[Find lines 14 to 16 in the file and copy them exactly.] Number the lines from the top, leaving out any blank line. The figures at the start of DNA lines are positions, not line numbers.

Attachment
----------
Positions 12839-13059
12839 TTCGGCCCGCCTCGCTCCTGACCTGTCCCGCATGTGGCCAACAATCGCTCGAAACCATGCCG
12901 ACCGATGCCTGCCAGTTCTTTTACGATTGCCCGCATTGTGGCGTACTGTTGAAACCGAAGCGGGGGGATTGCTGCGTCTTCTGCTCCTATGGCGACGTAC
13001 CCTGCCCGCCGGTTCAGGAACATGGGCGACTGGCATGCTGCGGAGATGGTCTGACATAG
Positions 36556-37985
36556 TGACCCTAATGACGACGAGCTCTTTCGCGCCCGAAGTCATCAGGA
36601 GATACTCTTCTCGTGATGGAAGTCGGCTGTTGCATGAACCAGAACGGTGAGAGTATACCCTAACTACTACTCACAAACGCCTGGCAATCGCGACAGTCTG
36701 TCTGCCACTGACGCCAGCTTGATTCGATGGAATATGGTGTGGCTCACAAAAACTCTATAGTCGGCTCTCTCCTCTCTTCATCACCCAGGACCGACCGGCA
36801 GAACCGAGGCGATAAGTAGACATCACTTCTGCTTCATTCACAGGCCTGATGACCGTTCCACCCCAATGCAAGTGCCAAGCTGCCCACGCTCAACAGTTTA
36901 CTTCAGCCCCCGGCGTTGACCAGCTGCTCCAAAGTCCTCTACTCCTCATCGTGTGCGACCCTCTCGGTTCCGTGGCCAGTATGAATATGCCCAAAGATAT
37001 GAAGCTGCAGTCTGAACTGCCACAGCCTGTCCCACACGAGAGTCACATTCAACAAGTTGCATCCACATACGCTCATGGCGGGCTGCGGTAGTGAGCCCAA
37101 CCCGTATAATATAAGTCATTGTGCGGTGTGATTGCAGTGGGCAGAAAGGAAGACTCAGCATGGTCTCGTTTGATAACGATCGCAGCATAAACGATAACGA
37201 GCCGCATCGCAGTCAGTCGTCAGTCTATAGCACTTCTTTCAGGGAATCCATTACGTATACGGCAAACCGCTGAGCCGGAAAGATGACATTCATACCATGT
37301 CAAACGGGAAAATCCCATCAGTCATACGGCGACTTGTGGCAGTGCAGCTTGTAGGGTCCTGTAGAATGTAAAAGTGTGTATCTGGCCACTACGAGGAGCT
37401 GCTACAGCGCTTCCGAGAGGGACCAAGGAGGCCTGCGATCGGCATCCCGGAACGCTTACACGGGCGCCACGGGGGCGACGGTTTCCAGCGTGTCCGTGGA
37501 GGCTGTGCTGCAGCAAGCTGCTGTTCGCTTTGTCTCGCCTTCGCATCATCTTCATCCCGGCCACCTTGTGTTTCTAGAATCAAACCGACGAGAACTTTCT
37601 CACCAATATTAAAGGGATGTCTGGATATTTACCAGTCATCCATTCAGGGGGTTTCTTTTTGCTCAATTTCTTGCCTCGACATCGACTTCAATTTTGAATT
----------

37301 CAAACGGGAAAATCCCATCAGTCATACGGCGACTTGTGGCAGTGCAGCTTGTAGGGTCCTGTAGAATGTAAAAGTGTGTATCTGGCCACTACGAGGAGCT
37401 GCTACAGCGCTTCCGAGAGGGACCAAGGAGGCCTGCGATCGGCATCCCGGAACGCTTACACGGGCGCCACGGGGGCGACGGTTTCCAGCGTGTCCGTGGA
37501 GGCTGTGCTGCAGCAAGCTGCTGTTCGCTTTGTCTCGCCTTCGCATCATCTTCATCCCGGCCACCTTGTGTTTCTAGAATCAAACCGACGAGAACTTTCT